Koen led her to one of these stands a short distance away from where she had slept, a large copse of rowan, ash, birch, and willow. Pausing just outside the cluster, he pushed aside a thick curtain of vines to reveal a narrow entrance, which he gestured her to pass through.
She did, realizing too late that Bree had followed her in. She would have shooed the dog back outside, but Koen was right behind her, his tall frame filling the doorway. He did not seem to notice the dog, and the raven still sat on his shoulder, so Sabine let it go, hoping nothing would come of it.
Inside, the stand of trees looked like a large room. As with the other buildings she had been in since last night, the trees grew closely together, their varying shapes and sizes tiling among, against, and over each other and the surrounding foliage to form walls while their branches intertwined to weave a roof. Muted, dappled sunlight filtered through the leaves overhead, illuminating a long, narrow table that filled the center of the room where a group of men and women appeared to be conferencing over breakfast. Much to Sabine's surprise, she recognized most of them.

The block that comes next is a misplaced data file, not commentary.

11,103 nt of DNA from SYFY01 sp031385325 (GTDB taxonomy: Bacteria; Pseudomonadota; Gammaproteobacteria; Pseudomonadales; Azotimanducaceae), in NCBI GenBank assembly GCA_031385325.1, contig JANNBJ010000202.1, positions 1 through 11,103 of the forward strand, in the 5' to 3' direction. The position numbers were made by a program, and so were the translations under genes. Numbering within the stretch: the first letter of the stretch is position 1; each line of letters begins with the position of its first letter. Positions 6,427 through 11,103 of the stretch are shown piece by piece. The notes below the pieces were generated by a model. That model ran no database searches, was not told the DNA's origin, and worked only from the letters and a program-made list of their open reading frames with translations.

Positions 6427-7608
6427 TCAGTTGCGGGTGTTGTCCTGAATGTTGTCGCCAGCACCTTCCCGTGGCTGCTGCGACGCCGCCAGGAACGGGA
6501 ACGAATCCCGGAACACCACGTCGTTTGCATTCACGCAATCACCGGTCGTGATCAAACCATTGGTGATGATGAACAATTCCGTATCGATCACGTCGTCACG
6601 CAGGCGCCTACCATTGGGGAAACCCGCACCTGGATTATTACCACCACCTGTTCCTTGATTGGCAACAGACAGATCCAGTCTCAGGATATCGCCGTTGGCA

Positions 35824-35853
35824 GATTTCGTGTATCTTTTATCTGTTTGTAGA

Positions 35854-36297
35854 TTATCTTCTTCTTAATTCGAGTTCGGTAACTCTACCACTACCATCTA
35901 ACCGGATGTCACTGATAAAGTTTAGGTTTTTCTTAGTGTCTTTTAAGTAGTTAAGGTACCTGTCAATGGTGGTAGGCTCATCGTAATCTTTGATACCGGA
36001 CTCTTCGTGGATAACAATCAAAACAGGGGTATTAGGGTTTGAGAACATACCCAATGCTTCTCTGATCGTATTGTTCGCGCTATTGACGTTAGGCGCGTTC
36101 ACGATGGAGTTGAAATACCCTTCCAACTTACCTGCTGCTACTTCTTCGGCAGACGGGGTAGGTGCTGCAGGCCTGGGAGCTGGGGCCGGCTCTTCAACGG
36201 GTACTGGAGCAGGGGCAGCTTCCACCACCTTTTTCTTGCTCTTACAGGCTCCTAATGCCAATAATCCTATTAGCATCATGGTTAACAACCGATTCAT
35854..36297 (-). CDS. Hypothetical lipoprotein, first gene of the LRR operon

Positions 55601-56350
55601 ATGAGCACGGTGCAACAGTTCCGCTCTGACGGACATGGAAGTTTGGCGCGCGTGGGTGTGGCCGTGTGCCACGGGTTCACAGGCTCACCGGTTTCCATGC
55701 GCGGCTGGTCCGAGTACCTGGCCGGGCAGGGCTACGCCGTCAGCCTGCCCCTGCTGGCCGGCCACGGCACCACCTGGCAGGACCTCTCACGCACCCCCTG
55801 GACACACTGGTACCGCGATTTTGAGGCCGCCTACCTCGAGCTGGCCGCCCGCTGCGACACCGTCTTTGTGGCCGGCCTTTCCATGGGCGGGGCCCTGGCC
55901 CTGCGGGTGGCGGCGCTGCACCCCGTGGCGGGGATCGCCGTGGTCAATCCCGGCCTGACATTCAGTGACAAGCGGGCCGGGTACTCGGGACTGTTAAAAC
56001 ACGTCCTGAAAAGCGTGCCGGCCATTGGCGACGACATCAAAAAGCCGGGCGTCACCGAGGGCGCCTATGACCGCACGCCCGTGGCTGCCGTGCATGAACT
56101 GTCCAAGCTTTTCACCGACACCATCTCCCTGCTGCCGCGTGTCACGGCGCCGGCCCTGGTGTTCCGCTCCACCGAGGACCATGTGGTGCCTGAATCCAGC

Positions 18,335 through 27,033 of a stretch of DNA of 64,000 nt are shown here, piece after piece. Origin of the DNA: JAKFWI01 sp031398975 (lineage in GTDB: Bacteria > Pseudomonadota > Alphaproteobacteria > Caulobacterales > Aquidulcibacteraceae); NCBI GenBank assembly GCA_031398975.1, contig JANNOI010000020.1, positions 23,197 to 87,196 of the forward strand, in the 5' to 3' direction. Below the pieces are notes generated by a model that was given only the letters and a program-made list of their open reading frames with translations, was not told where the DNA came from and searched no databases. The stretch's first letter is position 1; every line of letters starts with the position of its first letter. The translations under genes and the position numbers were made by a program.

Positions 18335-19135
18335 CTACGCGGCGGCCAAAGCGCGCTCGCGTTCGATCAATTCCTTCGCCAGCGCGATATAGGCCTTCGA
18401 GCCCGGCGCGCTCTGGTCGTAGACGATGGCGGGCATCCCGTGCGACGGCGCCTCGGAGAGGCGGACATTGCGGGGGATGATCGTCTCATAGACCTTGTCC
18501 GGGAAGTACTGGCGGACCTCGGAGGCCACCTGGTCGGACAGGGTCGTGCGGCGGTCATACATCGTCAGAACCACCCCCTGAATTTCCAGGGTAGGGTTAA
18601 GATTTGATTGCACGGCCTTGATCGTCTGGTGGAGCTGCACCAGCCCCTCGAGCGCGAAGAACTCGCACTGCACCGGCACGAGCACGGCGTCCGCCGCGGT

Aodhan, the Aethel prince she had rescued and nursed back to health, sat at the head of the table, flanked on his left by Gaelan and his right by an Aethel man she had never met before, but who appeared vaguely familiar. Aodhan’s sister, the Lady Diera, sat across from him at the other end of the long table. Amala, her lady-in-waiting, sat to Diera’s right, attending her blind mistress. Aodhan’s cousin Taylion, whom Sabine knew as Tayte, sat near the center of the table on one side. The chairs across from him and to his right were empty.
Koen directed Sabine to the spot beside Tayte, for which she was glad. Of everyone seated at the table, he was the person she had known the longest and the best. He was the reason she was no longer enslaved to the Rüddan.